“Suddenly all the passages in the Bible about exile had a whole new meaning,” Lapsley said. “By the rivers of Babylon we sat down and wept as we remembered Zion. I was a priest in the liberation movement caring for people in exile. I needed to be part of the struggle against apartheid.”

While living in exile, Lapsley remained an activist. In 1982, he relocated to Zimbabwe, where he received the letter bomb. He opened a manila envelope that contained two religious magazines.

“I opened the magazine, and they exploded,” Lapsley said. “Ironically, it was a government that claimed to be Christian that used religious magazines to try to kill a priest.”

Although Lapsley believes someone in the South African government had sent him the bomb, no one has never taken responsibility for the attack. The new government did declare Lapsley “a victim” and he received a financial payment worth about $6,500.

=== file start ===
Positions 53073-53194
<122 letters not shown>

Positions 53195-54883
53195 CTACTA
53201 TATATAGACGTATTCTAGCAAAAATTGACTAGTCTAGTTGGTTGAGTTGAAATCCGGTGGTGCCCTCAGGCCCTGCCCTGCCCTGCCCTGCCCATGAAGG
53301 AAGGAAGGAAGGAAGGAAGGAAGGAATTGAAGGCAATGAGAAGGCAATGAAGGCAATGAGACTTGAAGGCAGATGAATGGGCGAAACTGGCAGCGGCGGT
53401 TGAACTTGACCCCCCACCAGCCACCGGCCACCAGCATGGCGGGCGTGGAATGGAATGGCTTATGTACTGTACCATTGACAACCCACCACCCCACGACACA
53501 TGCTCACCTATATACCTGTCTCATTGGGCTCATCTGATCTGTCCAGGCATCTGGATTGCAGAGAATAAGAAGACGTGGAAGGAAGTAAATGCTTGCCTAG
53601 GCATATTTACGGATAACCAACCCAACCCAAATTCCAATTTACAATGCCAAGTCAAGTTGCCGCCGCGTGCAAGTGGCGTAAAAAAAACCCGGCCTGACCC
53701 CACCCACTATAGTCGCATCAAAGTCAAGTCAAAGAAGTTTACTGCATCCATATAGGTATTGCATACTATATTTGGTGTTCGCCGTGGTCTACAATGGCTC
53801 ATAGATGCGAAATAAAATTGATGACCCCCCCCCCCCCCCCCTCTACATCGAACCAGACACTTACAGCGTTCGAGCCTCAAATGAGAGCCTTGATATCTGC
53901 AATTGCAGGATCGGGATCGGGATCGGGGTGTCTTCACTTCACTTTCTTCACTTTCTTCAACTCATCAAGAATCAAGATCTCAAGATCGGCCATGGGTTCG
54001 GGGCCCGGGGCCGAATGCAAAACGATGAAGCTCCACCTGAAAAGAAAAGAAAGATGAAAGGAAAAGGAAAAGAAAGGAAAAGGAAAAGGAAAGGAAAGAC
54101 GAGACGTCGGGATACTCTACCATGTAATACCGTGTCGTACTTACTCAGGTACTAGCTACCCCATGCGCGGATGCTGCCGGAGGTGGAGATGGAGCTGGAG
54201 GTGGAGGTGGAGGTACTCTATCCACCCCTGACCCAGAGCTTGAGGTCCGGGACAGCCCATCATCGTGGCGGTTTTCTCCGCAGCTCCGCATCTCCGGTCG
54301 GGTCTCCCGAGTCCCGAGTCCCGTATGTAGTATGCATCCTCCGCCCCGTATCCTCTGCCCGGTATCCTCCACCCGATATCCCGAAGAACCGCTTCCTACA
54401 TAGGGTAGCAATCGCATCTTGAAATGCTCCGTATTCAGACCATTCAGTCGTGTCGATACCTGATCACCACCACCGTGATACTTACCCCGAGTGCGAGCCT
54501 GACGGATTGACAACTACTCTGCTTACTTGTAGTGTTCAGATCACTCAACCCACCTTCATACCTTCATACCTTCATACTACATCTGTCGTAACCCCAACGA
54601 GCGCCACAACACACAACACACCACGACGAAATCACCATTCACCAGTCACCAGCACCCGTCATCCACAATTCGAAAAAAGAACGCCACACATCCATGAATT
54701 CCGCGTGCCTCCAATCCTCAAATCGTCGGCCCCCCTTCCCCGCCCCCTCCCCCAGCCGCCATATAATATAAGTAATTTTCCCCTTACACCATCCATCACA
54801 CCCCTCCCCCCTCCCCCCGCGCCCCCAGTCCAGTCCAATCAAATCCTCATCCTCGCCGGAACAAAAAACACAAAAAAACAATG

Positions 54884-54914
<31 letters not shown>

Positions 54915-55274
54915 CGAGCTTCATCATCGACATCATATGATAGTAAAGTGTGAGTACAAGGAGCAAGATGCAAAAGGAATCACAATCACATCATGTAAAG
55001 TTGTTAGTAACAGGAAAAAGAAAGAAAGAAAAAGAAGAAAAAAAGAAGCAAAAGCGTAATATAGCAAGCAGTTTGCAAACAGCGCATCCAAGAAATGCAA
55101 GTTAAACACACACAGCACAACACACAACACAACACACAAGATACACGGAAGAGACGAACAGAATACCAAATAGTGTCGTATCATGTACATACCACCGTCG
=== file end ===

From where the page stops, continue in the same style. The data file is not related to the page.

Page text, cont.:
After months of rehabilitation, Lapsley returned to the work of liberation.
Today, he leads the Institute for Healing of Memories, a Cape Town-based trust that seeks to contribute to healing individuals, communities and nations.

For McCallum, a man who uses his hands for his livelihood, meeting Lapsley was also a lesson in survival.

“Being a pianist, to have someone there who lost their hands was very profound,” McCallum said. “My hands are my life. It’s how I speak and communicate, and he’s such a warm, kind human being. I went to shake his hand, and he only had those steel claws, so instead, he pulls you in and hugs you. I was just very touched by his presence there.”

 

Filed in: Media Coverage, Trauma and Healing